The Guardian’s February 21st editorial on Drunk Driving in Trinidad & Tobago, raised the alarming fact that since 2004 we have averaged over 200 vehicular deaths a year. Many (if not most) of these deaths have been linked to alcohol consumption, yet we as a society still seem adamant on opposing efforts to legislate and criminalise impaired vehicular operation. I am sure most of us know someone who was in an alcohol-related accident. What gives?
Trinidad and Tobago got its most serious wake-up call about the new penalties for drunk driving on Friday, when Carl Pirmal was sentenced to jail for two years with hard labour for failing to submit to a breathalyser test. Consider that for a moment. All of the cases brought before the courts since the introduction of the blood-alcohol content test have resulted in fines, but Pirmal earned the wrath of the court by refusing, with abusive words, to submit to a third testing of his blood alcohol content on Carnival Tuesday, after his vehicle crashed into another one. Despite clear warnings from Deputy Police Commissioner Gilbert Reyes, who served as the Gold Commander of Carnival’s security initiatives, 11 people were arrested and charged by police over the Carnival weekend with driving under the influence of alcohol.
If there’s one thing that a party-happy public should take away from Carl Pirmal’s sentencing, it is that there is a new regime of road safety in effect in 2010, and at its core is the very clear understanding that not only is drunk driving a matter of zero tolerance for police officers, efforts to avoid and neuter the effectiveness of the breathalyser regime is also. Let there be no mistake, the business of road safety is a critical one. This country has a well-earned reputation for poor vehicular etiquette and deaths, as a result of automobile accidents having been on a steady rise since the year 2000, when 135 deaths were recorded on the nation’s roads. Fatalities due to auto accidents peaked in 2008 at 262, and there was a small drop in the number of deaths to 213, the lowest toll since 2004.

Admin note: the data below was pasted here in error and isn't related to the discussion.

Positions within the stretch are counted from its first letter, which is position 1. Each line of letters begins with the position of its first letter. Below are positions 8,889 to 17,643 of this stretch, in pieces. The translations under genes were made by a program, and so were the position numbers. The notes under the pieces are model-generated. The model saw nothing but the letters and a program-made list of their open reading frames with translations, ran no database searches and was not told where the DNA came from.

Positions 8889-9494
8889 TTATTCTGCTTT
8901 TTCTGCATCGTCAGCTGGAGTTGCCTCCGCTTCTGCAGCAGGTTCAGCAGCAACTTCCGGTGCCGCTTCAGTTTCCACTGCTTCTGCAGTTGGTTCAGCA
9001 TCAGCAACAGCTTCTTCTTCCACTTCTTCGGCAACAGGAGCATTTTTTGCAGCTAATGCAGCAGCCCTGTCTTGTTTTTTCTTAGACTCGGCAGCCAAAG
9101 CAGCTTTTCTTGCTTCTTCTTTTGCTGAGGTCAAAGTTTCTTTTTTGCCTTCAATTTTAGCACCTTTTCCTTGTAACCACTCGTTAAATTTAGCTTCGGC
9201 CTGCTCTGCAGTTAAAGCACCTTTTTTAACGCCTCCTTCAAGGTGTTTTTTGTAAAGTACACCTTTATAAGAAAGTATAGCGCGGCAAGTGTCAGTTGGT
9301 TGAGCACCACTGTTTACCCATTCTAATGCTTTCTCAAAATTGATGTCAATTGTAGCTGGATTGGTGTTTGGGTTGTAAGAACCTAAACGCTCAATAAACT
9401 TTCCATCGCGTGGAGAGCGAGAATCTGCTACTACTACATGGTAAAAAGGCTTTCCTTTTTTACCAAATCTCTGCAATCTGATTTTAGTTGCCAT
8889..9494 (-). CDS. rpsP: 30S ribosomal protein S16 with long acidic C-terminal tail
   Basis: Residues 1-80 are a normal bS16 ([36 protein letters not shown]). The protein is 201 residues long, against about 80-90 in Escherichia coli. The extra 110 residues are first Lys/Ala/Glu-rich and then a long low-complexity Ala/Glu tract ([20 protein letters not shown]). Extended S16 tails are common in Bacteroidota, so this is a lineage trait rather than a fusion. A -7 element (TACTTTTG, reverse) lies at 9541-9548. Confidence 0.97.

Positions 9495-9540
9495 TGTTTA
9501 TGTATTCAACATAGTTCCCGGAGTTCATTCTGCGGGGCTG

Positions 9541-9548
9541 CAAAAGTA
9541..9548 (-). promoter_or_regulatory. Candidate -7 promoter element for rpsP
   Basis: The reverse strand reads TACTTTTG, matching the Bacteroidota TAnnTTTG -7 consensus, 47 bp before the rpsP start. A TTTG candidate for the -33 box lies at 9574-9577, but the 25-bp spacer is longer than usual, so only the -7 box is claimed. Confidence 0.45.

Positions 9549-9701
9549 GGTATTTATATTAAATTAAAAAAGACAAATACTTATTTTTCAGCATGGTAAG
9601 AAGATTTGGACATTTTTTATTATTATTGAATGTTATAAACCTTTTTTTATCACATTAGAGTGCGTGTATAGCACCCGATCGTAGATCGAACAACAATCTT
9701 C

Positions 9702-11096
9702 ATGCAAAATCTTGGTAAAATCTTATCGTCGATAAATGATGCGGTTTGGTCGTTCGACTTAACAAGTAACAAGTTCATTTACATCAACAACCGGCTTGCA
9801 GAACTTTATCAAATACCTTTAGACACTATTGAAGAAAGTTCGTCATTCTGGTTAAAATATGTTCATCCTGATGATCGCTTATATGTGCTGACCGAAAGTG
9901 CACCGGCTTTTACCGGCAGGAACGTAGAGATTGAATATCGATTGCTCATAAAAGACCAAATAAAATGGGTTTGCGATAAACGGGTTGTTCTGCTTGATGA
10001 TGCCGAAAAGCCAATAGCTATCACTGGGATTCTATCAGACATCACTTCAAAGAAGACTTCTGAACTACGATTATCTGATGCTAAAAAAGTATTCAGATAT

Read the full article here:
Ever since Jason was the perpetrator of a drunk driving accident in 2001 he has not touched a drop of alcohol before getting behind the wheel (in fact the incident turned him into a teetotaler). He was lucky enough to get a second chance to be ’scared straight’. However how can you be so sure that you will be, or that you will not inflict harm onto others? Be safe, do the right thing.